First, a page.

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Byron Shire
April 12, 2021

Action on drugs needed now

Latest News

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Chibo Mertineit, Lillian Rock

While this month twenty years ago the Sydney drug summit was held and for one week parliament sat and listened to the stories of welfare workers and compassion started to take hold. At that time we had heroin dominating the news, countless people overdosed etc. The Nimbin Hemp Embassy travelled to the summit to make sure that cannabis, the most used illegal drug, was not forgotten.

So they changed the laws: allowed for an injecting room, which works really well in Kings Cross and saved endless lives; brought in the caution system for cannabis procession; and established the Community Drug Action Teams (CDAT) throughout the state to deal with the different locally arising issues.

We now a premier who is against pill testing, which has been working successfully in the ACT as well as in a few European countries for over twenty years, saving the lives of numerous young innocent people.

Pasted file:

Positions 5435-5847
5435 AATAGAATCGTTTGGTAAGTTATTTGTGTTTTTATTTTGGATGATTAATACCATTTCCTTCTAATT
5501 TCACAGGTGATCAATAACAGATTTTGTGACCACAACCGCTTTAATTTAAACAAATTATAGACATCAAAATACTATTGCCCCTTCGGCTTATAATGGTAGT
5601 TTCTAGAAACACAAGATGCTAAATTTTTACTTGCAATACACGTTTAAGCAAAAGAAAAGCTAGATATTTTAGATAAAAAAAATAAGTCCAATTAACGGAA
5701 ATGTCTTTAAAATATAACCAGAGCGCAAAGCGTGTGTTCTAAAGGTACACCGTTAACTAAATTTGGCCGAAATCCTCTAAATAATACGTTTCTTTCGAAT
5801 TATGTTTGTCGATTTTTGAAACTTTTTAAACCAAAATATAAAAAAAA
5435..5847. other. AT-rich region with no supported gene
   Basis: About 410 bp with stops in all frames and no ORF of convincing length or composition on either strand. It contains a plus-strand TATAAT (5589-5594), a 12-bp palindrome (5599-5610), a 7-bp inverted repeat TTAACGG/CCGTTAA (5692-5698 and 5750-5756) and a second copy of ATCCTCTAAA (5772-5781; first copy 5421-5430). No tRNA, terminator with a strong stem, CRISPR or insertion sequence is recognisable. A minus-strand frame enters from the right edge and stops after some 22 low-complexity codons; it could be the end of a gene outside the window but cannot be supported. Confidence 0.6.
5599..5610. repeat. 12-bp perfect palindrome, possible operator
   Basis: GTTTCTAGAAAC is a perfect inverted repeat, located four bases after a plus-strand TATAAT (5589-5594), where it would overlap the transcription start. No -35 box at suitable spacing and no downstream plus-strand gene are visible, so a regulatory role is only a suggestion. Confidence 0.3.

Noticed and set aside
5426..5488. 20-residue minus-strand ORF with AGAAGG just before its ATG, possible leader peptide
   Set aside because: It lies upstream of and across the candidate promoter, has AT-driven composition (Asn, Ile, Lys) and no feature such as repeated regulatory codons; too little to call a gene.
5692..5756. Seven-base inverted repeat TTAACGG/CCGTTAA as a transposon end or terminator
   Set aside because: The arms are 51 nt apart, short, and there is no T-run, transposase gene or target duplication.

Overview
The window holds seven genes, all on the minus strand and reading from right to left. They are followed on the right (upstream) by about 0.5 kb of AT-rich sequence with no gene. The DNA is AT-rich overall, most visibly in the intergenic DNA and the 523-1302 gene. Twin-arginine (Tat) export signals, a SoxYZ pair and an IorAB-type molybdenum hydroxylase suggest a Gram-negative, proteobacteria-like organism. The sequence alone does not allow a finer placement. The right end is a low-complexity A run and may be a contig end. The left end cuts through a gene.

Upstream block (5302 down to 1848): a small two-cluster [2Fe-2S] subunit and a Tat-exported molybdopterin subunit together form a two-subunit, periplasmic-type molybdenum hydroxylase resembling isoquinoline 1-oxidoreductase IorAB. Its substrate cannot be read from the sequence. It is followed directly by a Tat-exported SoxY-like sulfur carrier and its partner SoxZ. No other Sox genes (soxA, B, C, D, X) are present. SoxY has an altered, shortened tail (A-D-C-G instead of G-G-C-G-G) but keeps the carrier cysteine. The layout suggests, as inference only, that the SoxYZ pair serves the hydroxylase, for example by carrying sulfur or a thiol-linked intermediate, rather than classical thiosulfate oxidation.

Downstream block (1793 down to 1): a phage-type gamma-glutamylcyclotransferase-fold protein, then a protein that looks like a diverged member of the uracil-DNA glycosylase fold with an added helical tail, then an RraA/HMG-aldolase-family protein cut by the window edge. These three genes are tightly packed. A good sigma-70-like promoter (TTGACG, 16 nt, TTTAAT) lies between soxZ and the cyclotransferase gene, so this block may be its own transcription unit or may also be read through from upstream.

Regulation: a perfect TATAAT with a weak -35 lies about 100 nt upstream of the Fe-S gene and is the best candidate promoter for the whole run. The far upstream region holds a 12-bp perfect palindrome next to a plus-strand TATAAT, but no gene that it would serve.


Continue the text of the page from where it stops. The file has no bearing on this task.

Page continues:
From May 20 NSW police will suspend your license and fine you $561, if you return a positive roadside saliva test; this is without going and being heard in court. You will lose your licence only because there are traces of cannabis found in your saliva, which can not scientifically be judged as a reason for impairment.

How unjust is this procedure if we know that cannabis gets stored in our fat cells for months, and as I learnt at the Medicinal Cannabis Symposium six weeks ago, it will release some of it back into the system after exercise. Isn’t it time we speak and stand up to this injustice which will have a huge impact on the life quality of so many, especially older citizens using it for well being. This will isolate people even more in rural areas, where there is hardly any public transport available. Time to ring and write to our politicians this week and demand a fairer system.  


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Inspector condemns prisoner health services

In the forward to the Inspector of Custodial Services Report published last month, Fiona Rafter Inspector of Custodial Services says that the provision of health services to inmates in New South Wales custodial facilities is a complex and challenging responsibility.

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With a vision to disrupt the cycle of women’s homelessness, the Linen SHIFT project was born to provide unique individual support and education for at-risk women in a safe residential environment, but today they they have been forced to close.